The Cardboard Hoard: Review of Anansi and the Box of Stories

The Cardboard Hoard: Review of Anansi and the Box of Stories

When I hear the phrase “trick-taking game,” it brings me back to my childhood, and my parents having various aunts and uncles over, shooting the breeze at the kitchen table, drinking percolated coffee, eating Stella D'oro cookies, and playing cards for hours. They liked to play Pinochle, Hearts, Spades, and many, many other card games I can’t recall offhand, but probably had localized, colloquial names that wouldn’t mean anything to most people, anyway.

These card games all had three things in common. For one, they were all trick-taking games. Second, they all used decks of playing cards. Some used Pinochle decks, some used standard poker decks, and some required multiple decks of playing cards to be shuffled together. But the third, and most important thing, at least to me at the time, was that they all played exactly four players, most often with partnerships. So when my parents sat at the table with an aunt and an uncle, I was left out. This is one of the reasons Anansi and the Box of Stories, which can play between three and eight players, will have a place on the table for many fans of trick-taking games.

Because yes, my rambling two-hundred word introduction aside, I am here to review Anansi and the Box of Stories, a trick-taking game from Level 99 Games that plays in about half an hour. This small box game, which was designed by Ken Maher, takes the framework of a standard trick-taking game and adds a lot to it -- including variable player power cards that also determine how many points per trick a player will score, penalty cards for whoever takes the most Anansi cards, a variant that gives players different suited cards to pursue as a way to score additional points, another variant that gives off-suit cards their own special abilities, and a partnership variant that is playable assuming there are an even number of players.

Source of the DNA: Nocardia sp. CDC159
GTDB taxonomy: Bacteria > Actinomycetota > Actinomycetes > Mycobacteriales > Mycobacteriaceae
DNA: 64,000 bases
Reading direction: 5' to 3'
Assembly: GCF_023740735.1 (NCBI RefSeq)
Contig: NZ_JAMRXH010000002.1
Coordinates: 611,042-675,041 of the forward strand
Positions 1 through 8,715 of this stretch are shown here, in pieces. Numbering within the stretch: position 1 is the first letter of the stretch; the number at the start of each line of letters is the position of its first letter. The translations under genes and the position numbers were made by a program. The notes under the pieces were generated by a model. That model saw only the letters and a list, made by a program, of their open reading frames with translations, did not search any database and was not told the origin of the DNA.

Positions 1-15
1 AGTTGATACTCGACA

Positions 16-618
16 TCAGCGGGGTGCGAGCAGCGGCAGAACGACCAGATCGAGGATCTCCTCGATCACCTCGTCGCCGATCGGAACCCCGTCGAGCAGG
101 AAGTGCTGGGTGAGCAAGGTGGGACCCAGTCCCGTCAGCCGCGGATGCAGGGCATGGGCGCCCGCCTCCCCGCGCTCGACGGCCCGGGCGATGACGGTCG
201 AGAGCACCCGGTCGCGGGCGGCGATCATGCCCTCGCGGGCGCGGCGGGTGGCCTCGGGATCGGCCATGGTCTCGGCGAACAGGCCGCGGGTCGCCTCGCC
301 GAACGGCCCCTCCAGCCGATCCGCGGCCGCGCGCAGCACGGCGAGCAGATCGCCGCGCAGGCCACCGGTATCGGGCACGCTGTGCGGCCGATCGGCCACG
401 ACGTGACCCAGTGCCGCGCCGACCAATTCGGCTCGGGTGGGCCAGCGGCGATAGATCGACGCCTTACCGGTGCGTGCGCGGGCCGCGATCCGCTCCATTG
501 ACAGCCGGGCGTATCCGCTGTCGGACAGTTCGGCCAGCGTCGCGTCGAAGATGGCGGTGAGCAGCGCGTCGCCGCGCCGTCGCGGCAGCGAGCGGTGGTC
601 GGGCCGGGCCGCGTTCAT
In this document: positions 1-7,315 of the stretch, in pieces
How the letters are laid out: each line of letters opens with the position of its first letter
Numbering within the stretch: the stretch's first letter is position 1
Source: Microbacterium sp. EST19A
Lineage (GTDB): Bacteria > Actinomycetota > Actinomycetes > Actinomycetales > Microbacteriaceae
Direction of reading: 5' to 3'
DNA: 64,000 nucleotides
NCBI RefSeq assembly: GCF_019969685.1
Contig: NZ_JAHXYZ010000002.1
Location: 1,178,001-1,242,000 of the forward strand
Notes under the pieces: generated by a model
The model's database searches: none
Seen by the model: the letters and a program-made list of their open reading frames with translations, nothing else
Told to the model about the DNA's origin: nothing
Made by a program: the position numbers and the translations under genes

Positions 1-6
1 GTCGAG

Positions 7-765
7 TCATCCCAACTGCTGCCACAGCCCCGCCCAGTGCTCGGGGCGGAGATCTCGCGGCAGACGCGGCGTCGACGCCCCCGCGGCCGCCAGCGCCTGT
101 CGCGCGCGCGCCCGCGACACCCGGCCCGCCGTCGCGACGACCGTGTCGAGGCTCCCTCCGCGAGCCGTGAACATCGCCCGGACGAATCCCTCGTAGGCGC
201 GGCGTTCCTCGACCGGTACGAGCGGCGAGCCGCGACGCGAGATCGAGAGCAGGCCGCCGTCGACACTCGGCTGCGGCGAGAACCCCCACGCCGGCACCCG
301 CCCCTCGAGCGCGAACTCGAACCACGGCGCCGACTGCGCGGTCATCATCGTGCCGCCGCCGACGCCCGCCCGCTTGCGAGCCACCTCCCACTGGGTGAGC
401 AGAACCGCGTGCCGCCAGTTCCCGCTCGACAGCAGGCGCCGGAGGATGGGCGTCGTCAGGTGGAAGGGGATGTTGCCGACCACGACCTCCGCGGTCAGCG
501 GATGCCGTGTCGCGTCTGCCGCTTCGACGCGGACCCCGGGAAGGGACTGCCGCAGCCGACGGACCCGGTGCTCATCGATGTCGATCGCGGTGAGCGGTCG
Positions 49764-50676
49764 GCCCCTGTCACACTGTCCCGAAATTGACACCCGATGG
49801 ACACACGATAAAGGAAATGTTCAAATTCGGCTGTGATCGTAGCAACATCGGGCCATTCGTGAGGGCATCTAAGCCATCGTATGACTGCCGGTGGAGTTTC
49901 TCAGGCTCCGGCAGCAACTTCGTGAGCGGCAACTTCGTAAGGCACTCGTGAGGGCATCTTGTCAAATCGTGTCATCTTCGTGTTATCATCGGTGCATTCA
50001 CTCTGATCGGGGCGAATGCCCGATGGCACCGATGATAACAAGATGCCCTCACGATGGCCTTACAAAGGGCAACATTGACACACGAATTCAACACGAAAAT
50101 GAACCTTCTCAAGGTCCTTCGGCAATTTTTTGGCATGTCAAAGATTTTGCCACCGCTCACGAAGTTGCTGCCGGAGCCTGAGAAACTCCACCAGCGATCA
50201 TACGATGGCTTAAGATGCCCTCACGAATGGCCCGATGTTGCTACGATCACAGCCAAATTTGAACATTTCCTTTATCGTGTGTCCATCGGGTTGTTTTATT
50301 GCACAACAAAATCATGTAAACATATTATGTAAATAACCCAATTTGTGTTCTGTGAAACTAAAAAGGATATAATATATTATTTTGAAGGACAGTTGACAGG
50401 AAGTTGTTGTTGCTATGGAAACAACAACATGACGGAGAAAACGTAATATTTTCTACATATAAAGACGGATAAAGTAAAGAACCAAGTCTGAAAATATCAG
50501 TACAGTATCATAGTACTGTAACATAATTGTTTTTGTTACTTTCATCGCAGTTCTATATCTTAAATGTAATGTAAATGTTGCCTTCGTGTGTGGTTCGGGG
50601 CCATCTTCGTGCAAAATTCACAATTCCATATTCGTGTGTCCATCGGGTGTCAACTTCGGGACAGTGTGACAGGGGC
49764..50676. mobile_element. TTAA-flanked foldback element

This may sound a bit complicated, and well, it kind of is at first. But, while I wouldn’t call this a gateway trick-taking game, it is not too difficult to figure out either, especially if you leave out the variants at first, or entirely. Here are the basics:

There are six different suits in total, and each is named after a trait, such as Strength, Craftiness, or Bravery. In the case that a special ability does not determine the trump suit, it will default to Craftiness. 

Depending on the player count, hands of between seven and twelve cards will be dealt out. In games with less players, up to two suits will be removed from the game, and players will have larger hands of cards.

There are nine different animal role cards. Each player will draft one before the start of a round. The role will give the player a special ability -- such as choosing the trump suit, leading the first trick, protection from becoming the Fool, etc. Each role has a number on it from three to five, with the lower numbered cards having better special abilities and the highest numbered card, the Anansi role, having no special ability at all. 

Then the game will begin, with each player adding one card to each trick (a distinction that separates trick-taking games from climbing games). Players must follow the lead suit as long as they have cards that match it, or wild cards, which always count as the lead suit. The highest card in the lead suit wins, unless the lead suit was trumped, in which cast the highest trump card wins. The winner takes that trick and sets it aside, and they become the lead player. Play continues until each player has one card remaining, which is not played. Each player then multiplies the number of tricks they won by the number on their role card, which is their score for the round.